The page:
Seven months after its introduction, the General Data Protection Regulation still poses challenges for many companies in Germany. This was the result of a study (Called the "DSGVO Index" in German) conducted by analyst firm techconsult in November 2018 with the support of Microsoft, Tarox, Avedos, SEP and QSC, covering all industries and sizes. As part of the study, 259 German companies were asked about their experiences with the DSGVO.
The primary aim of the study was to determine whether the GDPR had been implemented:
- to what extent the GDPR has already been implemented in German companies,
- how much time each company needs to fully align its processes with the General Data Protection Regulation,
- the extent to which the management acts as a driving force in the implementation of the GDPR, and
- the extent to which employees have been sensitised to the GDPR guidelines.
Degree of implementation of the GDPR
Only 43% of companies believe that their processes comply with the guidelines of the General Data Protection Regulation. On the other hand, 39% of those surveyed state that they are currently still in the process of implementing the GDPR in their company. 10% of the companies have already drawn up plans to adapt their processes, while a further 8% have neither started planning nor implementing the General Data Protection Regulation.
Duration of implementation of the GDPR
For many companies, the two-year transposition period granted before the General Data Protection Regulation came into effect was not sufficient. But when can German companies be expected to comply with the GDPR?
17% of the companies state that they have completed the necessary adjustments relevant to data protection within the next three months. 19% of the respondents estimate that this process will take another three to six months, while 15% of the companies even estimate six to twelve months. In addition, 16% of the respondents expect that they will need at least another one or even two years before their company can be considered GDPR-compliant.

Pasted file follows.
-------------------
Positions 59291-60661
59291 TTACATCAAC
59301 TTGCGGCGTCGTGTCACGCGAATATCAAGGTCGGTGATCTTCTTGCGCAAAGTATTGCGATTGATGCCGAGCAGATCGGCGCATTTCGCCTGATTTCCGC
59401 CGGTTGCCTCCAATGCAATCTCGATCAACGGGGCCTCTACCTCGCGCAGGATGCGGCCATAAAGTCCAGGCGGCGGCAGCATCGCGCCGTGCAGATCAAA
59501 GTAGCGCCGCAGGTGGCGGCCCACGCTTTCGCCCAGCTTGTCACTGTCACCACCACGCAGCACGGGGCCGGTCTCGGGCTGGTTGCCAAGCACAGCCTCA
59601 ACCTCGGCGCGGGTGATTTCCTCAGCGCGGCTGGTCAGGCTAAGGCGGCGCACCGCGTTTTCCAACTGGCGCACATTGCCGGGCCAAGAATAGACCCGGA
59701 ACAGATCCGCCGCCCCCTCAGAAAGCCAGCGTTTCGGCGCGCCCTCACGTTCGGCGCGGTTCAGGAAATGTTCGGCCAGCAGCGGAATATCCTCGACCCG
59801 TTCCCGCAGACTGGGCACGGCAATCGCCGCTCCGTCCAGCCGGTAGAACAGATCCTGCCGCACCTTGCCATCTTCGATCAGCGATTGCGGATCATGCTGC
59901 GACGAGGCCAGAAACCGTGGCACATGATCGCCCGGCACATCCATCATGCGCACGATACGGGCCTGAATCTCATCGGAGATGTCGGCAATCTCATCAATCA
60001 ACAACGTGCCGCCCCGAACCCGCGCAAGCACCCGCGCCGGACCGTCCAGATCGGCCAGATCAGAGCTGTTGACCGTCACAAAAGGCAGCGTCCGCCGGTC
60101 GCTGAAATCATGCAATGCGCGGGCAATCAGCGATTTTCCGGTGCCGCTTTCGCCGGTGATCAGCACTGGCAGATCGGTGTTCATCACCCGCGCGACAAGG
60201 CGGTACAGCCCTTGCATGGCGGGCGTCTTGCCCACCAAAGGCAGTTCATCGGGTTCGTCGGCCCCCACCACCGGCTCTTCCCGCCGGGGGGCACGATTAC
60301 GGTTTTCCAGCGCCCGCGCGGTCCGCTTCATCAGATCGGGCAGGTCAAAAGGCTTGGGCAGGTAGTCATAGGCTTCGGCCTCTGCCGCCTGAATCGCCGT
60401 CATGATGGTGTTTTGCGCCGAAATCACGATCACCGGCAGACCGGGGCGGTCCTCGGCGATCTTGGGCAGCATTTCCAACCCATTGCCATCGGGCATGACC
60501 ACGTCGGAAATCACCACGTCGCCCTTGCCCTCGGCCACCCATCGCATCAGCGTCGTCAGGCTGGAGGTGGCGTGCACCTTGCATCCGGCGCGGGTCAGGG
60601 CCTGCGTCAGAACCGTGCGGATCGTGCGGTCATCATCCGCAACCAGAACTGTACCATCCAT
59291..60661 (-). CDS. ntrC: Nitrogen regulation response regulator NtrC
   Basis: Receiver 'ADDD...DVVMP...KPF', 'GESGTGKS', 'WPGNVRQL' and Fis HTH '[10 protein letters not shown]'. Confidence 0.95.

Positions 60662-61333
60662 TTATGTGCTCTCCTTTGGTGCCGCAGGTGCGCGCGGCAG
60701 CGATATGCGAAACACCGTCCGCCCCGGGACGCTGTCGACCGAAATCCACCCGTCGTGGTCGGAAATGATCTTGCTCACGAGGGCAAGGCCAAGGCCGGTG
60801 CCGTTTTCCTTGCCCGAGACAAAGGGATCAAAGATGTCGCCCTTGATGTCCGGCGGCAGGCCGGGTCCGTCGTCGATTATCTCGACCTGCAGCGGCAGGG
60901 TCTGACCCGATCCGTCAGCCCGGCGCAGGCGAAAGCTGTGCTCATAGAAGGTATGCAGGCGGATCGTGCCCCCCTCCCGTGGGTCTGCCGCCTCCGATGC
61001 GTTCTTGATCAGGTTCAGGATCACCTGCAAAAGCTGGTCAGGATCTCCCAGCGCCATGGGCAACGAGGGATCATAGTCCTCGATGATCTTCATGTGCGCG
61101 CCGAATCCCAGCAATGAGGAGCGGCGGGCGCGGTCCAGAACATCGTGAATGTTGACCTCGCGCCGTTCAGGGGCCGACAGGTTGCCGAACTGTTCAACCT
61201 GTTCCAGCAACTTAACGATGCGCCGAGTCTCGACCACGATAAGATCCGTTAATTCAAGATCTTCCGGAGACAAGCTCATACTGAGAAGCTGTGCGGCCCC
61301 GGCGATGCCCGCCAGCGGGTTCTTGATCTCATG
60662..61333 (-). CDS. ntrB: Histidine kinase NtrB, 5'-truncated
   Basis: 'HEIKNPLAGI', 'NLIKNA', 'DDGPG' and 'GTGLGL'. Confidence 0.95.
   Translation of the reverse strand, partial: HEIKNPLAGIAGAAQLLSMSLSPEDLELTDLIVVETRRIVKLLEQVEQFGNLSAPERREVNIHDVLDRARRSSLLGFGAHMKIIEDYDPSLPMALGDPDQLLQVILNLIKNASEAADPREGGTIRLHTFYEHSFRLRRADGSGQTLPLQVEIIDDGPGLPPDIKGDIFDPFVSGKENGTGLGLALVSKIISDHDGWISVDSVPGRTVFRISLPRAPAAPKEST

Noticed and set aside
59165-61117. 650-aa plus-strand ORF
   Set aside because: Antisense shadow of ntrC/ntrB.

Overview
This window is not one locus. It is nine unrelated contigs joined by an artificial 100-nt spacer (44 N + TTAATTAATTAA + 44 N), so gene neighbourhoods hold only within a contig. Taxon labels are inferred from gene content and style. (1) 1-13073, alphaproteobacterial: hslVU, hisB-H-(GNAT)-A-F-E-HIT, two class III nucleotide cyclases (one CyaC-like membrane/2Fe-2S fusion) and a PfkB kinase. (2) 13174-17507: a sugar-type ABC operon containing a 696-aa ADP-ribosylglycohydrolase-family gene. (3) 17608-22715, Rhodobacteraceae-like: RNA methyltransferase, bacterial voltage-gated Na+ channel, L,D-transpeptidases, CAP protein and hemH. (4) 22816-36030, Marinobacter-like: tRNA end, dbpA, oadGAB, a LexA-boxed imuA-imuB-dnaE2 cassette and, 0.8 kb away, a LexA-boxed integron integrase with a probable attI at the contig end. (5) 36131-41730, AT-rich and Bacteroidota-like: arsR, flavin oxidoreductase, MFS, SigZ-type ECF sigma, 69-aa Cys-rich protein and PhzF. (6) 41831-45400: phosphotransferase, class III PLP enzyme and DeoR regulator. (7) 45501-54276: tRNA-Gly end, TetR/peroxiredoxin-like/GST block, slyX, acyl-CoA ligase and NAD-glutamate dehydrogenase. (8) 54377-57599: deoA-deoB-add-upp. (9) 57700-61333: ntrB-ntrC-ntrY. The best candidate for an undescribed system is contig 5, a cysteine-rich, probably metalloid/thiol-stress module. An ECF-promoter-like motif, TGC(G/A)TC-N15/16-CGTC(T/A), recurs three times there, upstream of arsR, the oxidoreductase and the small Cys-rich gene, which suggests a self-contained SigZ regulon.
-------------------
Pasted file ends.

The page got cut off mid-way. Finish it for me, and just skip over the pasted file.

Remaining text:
To what extent is management driving the implementation of the GDPR?
As the driving force behind the adaptation process and the primary point of contact vis-à-vis the supervisory authorities, management plays a decisive role in the implementation of the GDPR.
70% of those responsible are of the opinion that the management takes the GDPR seriously. However, 25% of those surveyed believe that the management only pays partial attention to the basic data protection regulation, while 5% state that the management is generally not interested in the GDPR.
Degree of employee awareness of the GDPR
Only 42% of the respondents were sufficiently sensitised and trained with regard to the GDPR-compliant handling of data. 26% of the study participants, on the other hand, pointed out that only a portion of the employees had received appropriate training. Training is planned for 7% of the respondents, while 26% of the respondents were neither trained nor sensitised with regard to data protection-compliant processing.
You can download the study in German from www.dsgvo-index.de.